Trump announced his Supreme Court nominee last night. Resistance emerged almost immediately.
What’s going on?
Early last year, Supreme Court Justice Antonin Scalia died. Since then, the Supreme Court has consisted of 8 justices. President Obama nominated Merrick Garland, but Republicans refused to give his nominee a hearing at all, instead putting all their hopes on winning the November election (which they did) so they can put forth their own choice (which they have).
Democrats–a minority in the Senate, but with enough seats to keep Republicans from a 60-seat supermajority–have promised to filibuster Trump’s pick, Neil Gorsuch. Republicans would require 60 votes to break a filibuster, or they would have to invoke the “nuclear option,” which is a procedural rule by which a nominee can be approved by a simple majority vote. Using the “nuclear option” would be an unprecedented move for a Supreme Court pick.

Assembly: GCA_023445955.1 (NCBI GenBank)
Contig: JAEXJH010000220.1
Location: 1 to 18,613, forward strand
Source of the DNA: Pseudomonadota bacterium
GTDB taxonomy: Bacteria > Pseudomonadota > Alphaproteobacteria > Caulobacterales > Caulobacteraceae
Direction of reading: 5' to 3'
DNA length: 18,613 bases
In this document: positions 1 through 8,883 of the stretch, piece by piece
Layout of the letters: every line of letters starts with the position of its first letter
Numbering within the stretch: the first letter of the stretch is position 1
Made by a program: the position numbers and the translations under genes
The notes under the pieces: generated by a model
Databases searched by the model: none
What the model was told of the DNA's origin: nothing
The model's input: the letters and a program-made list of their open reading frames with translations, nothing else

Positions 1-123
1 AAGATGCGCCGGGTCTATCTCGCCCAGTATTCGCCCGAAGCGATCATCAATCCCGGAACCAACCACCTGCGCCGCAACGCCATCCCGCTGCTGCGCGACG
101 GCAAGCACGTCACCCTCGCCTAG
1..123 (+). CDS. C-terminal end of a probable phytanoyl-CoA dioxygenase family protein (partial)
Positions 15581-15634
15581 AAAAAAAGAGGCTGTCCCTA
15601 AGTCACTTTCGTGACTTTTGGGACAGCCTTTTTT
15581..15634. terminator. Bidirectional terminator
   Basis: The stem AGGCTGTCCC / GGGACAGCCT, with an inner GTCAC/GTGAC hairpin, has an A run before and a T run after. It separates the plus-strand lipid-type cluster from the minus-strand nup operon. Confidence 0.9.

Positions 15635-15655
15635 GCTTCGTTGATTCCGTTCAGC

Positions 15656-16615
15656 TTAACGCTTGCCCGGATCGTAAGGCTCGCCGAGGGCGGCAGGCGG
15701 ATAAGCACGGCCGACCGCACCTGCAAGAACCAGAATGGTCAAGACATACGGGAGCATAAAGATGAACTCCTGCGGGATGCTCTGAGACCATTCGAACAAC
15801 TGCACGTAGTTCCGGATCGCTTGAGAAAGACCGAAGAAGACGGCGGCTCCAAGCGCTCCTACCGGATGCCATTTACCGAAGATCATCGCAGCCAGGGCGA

Why is it important?
First, Obama presented a highly-qualified nominee for the Court in Merrick Garland. It is the President’s right, under the Constitution, to appoint Supreme Court justices, and it is the responsibility of the Senate to confirm or reject such nominees. The Republican Senate under Obama refused to allow this for Garland. Now, they want get Trump’s pick confirmed.
Democrats intend to block this for fairly obvious reasons: payback for the obstruction against Garland, and as a general resistance move against Trump and Congressional Republicans.
Republicans might claim that Democrats are causing a Constitutional crisis, but the fact is that Republicans crossed this bridge first. President Trump did not win with a mandate–most Americans do not approve of his agenda. And his Supreme Court pick is in the mold of Scalia: a staunch conservative who will uphold a conservative agenda, giving Democrats no real reason to support his appointment.
The balance of the Supreme Court is deeply important to the legal, political, and social environment in this country. Whether people’s rights are respected or abridged, and whether meaningful legislation is upheld, often comes down to one vote on the Supreme Court.
What can I do?
Contact your Senators. Same drill as yesterday, really: encourage Democrats to filibuster and block Gorsuch from the Court and support the ones who’ve already promised to do so; encourage Republicans not to support him (as much of a losing battle as this may be).